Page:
After three different paragraphs for three different Gourmet Sundays, I have decided to change the format a little bit. You’ll get to know the changes once you regularly visit this blog. For the next Gourmet Sunday, check out the menu below (try to guess what inspired this menu):




  1. LOL, The UK is the term used to describe all of the land mass around Britain that is controlled by the British Government so that includes the three countries on the mainland (England, Scotland and Wales) as well as Northern Ireland.

    Great Britain or Britain refers to just the mainland of England, Scotland and Wales plus the small islands around the mainland.

    The Scots and Welsh take great pride in their ancestory and cultural differences with England and will often take great offense at being called English. The best way to refer to anybody from this Island if you aren’t sure which country they were born in is to call them a UK citizen or British :-)

    England tends to have a far more diverse culture than Scotland or Wales and these days it is actually very difficult to pinpoint anything that could be seen as a typical English trait, tradition or distinction.

    The Indian menu above is one I know very well as we have that exact menu almost weekly in our house, although I have some really hot and spicy homemade poppadoms to go with my raita. These are made by the mother of my wifes friend and she is from India.

    Oh and thank you for the mention above, very kind :-)

    1. Well that cleared everything out! British, then.

      Ooh, poppadoms. What are those? Maybe I can add that to the dish as well.

      1. The British call them poppadoms but actually they are these:


        Thin crispy things that we cook on the flat solid cast iron hobs on our wood or coal powered ovens. They can be plain or spiced. In most Indian restaurants in the UK they are served as a starter with a selection of chutneys and raita. My children love them with sweet mango chutney but I prefer them with hot lime pickle :-)

        1. Oh, okay. I hope I can find some here… they are kind of a thinner version of pita based on the photo.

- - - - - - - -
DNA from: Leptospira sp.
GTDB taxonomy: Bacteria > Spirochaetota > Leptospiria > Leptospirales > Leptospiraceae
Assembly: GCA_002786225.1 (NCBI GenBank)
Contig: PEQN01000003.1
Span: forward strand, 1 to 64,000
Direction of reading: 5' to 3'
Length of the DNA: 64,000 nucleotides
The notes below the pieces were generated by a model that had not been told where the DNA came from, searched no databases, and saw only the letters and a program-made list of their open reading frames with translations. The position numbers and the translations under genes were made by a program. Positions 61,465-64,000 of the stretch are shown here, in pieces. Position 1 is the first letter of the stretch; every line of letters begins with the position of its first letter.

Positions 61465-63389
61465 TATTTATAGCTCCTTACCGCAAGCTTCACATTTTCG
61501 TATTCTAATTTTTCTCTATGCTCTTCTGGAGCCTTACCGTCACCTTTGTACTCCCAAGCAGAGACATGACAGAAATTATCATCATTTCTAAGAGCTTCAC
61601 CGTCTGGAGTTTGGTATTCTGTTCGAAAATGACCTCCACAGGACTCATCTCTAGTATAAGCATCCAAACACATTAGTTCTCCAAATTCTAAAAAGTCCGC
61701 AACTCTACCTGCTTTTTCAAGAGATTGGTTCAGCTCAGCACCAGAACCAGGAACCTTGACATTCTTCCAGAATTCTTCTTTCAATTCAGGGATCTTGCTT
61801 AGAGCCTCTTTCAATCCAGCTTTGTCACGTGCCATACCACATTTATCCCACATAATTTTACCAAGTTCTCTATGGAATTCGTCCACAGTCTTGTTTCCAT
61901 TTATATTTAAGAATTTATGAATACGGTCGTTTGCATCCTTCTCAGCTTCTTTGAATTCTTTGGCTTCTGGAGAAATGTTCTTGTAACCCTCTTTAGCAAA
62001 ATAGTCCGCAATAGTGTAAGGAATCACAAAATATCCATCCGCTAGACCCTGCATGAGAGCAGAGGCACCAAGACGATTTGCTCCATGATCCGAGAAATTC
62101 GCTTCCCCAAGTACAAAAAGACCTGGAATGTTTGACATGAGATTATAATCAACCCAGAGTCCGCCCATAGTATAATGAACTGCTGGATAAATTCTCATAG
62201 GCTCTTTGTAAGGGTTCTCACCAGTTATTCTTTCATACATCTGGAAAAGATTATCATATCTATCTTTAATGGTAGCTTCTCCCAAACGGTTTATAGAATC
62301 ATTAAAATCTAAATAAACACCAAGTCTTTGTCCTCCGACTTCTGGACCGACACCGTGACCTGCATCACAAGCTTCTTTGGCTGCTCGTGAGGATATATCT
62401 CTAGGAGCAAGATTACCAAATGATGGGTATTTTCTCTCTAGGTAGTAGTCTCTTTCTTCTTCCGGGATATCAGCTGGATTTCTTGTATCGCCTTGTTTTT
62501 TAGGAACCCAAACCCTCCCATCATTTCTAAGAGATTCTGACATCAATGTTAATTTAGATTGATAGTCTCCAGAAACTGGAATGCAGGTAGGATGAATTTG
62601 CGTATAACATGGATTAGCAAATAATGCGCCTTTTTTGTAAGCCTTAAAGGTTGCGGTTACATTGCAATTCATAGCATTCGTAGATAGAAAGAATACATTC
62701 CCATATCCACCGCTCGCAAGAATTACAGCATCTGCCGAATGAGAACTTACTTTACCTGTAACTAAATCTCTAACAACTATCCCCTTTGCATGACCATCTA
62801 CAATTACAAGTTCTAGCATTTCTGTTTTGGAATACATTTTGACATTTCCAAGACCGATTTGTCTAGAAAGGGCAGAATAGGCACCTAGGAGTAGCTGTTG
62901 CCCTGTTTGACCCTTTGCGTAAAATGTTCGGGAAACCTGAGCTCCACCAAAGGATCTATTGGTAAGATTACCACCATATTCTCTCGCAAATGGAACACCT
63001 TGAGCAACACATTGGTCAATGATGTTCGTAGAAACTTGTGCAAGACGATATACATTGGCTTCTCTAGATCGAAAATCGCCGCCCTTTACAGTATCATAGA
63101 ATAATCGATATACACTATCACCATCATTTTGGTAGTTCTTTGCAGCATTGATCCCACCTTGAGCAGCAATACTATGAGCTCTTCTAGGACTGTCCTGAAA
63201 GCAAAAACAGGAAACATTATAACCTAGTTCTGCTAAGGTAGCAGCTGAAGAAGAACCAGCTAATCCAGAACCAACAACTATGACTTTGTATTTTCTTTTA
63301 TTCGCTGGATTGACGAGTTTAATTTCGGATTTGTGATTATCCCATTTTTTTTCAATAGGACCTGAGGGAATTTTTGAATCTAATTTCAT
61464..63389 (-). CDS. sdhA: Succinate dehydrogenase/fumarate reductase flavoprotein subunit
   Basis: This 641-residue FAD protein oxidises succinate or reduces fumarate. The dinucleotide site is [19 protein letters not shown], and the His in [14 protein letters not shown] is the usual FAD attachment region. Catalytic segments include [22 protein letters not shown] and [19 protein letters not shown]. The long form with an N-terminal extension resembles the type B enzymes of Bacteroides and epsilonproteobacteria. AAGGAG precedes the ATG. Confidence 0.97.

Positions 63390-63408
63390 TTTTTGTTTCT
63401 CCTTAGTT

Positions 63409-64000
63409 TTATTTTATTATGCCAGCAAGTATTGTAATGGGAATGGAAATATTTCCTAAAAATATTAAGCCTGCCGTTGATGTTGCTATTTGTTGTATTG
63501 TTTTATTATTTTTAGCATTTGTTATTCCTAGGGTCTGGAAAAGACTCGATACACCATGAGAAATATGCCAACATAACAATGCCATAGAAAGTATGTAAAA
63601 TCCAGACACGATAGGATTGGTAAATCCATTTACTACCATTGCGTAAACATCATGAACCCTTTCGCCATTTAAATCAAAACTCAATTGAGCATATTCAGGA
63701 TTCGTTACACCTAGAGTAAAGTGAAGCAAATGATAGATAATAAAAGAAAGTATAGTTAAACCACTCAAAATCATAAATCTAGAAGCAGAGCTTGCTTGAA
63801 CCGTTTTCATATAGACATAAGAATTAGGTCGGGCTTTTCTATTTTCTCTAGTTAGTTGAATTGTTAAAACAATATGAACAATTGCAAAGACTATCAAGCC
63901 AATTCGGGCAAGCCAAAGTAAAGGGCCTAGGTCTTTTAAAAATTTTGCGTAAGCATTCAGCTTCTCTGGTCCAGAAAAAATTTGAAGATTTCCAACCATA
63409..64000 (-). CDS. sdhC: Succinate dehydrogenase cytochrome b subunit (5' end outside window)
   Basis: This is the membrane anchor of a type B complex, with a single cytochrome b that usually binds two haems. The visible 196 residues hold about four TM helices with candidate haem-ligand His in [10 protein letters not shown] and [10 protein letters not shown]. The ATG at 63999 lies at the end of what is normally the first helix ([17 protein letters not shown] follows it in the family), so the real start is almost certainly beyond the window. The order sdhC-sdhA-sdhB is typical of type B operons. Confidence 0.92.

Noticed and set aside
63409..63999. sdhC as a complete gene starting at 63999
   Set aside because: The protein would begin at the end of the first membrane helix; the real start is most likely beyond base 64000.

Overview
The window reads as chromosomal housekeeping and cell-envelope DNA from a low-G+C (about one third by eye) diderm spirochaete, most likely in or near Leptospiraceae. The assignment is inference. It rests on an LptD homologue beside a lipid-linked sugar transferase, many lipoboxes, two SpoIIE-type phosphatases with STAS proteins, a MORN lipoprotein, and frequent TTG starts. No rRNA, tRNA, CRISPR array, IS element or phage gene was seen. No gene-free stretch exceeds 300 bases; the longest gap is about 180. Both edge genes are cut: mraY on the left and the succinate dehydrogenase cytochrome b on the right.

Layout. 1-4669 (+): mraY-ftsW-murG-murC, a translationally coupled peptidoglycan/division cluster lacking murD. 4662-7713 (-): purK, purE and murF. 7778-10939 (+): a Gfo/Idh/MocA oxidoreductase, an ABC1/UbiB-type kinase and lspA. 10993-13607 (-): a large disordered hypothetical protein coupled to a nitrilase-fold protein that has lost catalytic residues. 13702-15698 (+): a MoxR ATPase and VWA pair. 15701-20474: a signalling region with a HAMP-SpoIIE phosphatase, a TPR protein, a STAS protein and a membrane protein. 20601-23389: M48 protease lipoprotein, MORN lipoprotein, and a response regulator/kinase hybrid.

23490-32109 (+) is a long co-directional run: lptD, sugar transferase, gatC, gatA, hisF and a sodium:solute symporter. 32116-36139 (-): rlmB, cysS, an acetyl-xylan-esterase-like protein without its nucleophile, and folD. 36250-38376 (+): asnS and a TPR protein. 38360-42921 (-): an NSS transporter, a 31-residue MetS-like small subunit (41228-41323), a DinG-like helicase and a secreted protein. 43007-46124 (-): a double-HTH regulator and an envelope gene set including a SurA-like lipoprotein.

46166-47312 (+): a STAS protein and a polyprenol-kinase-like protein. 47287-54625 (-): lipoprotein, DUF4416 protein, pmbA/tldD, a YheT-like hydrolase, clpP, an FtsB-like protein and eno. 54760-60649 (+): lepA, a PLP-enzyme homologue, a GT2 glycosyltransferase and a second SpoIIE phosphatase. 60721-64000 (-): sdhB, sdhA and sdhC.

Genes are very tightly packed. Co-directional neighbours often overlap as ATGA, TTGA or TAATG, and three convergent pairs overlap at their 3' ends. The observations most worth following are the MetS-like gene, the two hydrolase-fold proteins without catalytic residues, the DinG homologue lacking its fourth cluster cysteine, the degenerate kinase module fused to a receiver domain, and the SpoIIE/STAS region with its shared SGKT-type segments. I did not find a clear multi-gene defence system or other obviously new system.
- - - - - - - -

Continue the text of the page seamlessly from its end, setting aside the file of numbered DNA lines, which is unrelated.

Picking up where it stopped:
1. They are very thin and very crispy, more like a crisp than a thin pita. You can crack them into smaller pieces and dip in the raita or chutney.

            We also have Naan bread, with our main course curries, which is more like a pita. We use them with very wet curries to soak up the sauce. You can get plain Naans but we prefer the garlic and coriander ones :-)

          2. Sounds really good! The naan I am familiar with although we won’t be having naan with our chicken tikka masala since we will be having rice rice with that. It’ll be twice as much carbs if we have both rice and naan. BUT, I will be making a menu that will incorporate naan, maybe with curry this time since I think it should go with curry as you’ve said.

  2. Oh, just to point out that my blog is mainly about fixing and restoring very old Land Rovers which is my hobby but it does have a section that covers my house, garden and vegetable growing. However my wifes blog is where you’ll find the most detailed information about our vegetable growing which is here: http://thelandroverownerswife.wordpress.com/

    1. Oh yeah. That’s right! I followed your wife’s blog a long time ago as well so I’m kinda in the loop with what you guys have been growing there. ;-)

  3. “It’ll be twice as much carbs if we have both rice and naan.”

    I think generally Naans are used with Balti curries that are not generally served with rice. However I’m greedy and like a Naan even with a curry and rice dish! :-)

    My wife does some really lovely side dishes which we have occasionally with our Indian meals, they include Onion Bhaji, Samosa and some lentil based Dahl’s but my favourite by far is her Mushroom Balti Bhajee which is actually mushrooms and onions fried up in a curry paste – very tasty and an excellent accompaniment to beef based curry dishes :)

    1. I have to write these down for future reference! Thanks for these great suggestions. We will definitely try these once I get to find a recipe for these. :-)

      1. My pleasure. I look forward to hearing how you enjoyed your Tikka Masala.

        1. Definitely. I look forward to eating it too!